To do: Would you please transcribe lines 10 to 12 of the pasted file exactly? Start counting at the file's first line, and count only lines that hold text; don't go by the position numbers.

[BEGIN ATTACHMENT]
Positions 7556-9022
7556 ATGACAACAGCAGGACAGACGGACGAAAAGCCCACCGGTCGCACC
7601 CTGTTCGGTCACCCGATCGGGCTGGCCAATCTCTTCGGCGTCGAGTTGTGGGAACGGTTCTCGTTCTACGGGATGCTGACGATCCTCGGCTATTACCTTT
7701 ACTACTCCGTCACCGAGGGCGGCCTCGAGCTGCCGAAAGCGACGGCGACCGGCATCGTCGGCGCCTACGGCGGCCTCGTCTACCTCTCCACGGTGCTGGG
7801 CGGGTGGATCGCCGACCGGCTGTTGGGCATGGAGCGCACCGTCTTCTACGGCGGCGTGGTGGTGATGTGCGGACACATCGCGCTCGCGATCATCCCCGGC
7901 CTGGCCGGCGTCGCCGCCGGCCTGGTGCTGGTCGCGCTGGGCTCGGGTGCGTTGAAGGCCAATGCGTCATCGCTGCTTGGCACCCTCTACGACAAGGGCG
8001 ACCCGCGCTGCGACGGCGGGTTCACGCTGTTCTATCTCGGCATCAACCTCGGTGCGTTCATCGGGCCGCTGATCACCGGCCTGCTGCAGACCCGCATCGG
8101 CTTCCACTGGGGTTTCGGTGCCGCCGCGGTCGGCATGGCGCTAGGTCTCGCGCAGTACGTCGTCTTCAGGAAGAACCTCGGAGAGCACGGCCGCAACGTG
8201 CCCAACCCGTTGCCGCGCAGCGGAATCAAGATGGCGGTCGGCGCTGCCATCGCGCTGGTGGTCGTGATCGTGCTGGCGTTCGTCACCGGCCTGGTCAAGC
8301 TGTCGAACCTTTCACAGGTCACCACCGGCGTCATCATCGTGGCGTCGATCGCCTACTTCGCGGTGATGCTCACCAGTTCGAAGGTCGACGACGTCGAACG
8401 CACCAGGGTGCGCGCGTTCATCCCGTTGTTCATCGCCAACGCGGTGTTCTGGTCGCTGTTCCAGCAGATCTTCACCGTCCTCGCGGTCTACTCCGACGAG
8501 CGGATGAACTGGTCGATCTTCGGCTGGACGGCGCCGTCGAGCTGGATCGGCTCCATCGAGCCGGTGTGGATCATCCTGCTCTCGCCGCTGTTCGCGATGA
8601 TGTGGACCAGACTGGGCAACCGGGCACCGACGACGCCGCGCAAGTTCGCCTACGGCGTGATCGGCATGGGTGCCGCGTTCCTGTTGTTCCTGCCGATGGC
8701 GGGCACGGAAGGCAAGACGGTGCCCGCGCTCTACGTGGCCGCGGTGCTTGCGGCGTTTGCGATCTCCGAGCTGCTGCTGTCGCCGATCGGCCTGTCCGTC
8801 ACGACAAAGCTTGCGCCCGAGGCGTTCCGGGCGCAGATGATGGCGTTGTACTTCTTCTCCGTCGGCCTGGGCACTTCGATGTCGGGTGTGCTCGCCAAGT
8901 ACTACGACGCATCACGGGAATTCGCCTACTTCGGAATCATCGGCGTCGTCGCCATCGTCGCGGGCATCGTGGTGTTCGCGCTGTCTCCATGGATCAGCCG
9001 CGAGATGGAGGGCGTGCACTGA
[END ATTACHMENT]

8301 TGTCGAACCTTTCACAGGTCACCACCGGCGTCATCATCGTGGCGTCGATCGCCTACTTCGCGGTGATGCTCACCAGTTCGAAGGTCGACGACGTCGAACG
8401 CACCAGGGTGCGCGCGTTCATCCCGTTGTTCATCGCCAACGCGGTGTTCTGGTCGCTGTTCCAGCAGATCTTCACCGTCCTCGCGGTCTACTCCGACGAG
8501 CGGATGAACTGGTCGATCTTCGGCTGGACGGCGCCGTCGAGCTGGATCGGCTCCATCGAGCCGGTGTGGATCATCCTGCTCTCGCCGCTGTTCGCGATGA